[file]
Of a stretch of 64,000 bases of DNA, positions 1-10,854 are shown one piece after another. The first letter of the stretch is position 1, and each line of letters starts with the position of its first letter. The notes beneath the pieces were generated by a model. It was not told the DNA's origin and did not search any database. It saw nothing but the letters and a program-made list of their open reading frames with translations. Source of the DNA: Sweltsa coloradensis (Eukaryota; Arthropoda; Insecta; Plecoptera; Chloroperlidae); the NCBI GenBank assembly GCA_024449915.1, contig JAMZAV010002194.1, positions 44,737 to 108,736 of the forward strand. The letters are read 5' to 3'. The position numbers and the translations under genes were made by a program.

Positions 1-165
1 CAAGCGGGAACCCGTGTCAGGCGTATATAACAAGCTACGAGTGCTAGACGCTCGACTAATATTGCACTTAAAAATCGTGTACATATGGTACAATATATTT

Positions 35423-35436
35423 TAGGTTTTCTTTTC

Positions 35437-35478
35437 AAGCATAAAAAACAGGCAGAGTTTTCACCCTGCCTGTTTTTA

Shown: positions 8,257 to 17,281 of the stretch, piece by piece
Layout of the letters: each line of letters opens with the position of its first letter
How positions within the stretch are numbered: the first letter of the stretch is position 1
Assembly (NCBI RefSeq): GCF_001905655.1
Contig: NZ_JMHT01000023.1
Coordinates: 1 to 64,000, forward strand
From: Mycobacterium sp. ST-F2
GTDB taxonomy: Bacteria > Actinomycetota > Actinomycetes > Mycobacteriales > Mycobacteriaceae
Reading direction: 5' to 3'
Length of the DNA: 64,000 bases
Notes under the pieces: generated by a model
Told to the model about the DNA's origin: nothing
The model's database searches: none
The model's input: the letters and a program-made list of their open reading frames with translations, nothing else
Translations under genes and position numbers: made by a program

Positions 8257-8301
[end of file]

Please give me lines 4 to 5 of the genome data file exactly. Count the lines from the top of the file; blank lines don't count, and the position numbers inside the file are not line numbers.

Positions 35423-35436
35423 TAGGTTTTCTTTTC